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Description. The wild parsnep differs little from the garden, but grows not so fair and large, nor hath so many leaves, and the root is shorter, more woody, and not so fit to be eaten, and therefore more medicinal.

Place. It grows wild in divers places, as in the marshes in Rochester, and elsewhere.

Time. It flowers in July; the seed being ripe about the beginning of August, the second year after its sowing; for if they do flower the first year, the country people call them madneps.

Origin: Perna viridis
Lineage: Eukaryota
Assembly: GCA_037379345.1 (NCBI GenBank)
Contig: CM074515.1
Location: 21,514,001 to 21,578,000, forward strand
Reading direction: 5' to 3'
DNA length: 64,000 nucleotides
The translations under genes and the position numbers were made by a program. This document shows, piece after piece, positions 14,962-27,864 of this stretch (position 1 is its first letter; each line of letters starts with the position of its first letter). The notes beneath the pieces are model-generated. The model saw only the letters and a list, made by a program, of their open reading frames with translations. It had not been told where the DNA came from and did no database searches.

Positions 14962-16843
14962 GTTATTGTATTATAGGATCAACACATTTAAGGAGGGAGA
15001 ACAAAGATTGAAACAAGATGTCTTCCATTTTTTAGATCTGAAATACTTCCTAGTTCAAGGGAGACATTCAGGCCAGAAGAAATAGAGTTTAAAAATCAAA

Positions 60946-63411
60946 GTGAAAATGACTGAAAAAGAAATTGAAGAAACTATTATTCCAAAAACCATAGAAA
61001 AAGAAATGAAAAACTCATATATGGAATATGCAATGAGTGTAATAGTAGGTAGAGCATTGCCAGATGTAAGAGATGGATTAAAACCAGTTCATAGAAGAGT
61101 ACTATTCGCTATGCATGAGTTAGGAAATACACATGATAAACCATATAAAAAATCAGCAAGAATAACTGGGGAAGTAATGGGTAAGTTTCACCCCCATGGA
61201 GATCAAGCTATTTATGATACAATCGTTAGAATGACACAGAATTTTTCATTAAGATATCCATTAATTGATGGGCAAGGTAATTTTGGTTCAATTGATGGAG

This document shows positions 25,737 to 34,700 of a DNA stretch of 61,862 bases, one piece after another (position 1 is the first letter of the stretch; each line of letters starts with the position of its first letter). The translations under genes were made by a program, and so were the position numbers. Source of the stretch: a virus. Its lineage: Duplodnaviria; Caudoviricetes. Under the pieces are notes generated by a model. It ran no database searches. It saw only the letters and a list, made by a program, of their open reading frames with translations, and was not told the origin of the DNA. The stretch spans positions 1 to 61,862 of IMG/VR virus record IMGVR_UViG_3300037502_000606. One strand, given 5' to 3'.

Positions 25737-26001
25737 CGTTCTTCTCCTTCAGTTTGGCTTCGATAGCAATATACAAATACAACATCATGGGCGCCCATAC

Government and virtues. It is under Venus. The wild parsnep has a cutting, attenuating, cleansing, and opening quality therein. It resists and helps the bitings of serpents, eases the pains and stitches in the sides, and dissolves wind both in the stomach and bowels, which is the cholic, and provokes urine. The root is often used, but the seed much more. The wild being better than the tame, shews Dame Nature to be the best physician. The roots, when cultivated are sweeter than those of carrots, and are higly nutritious. In the nort of Ireland they are brewed with hops, in the same manner that we brew malt, and the liquor thus obtained, after undergoing a fermentation with yeast, proves very agreeable.

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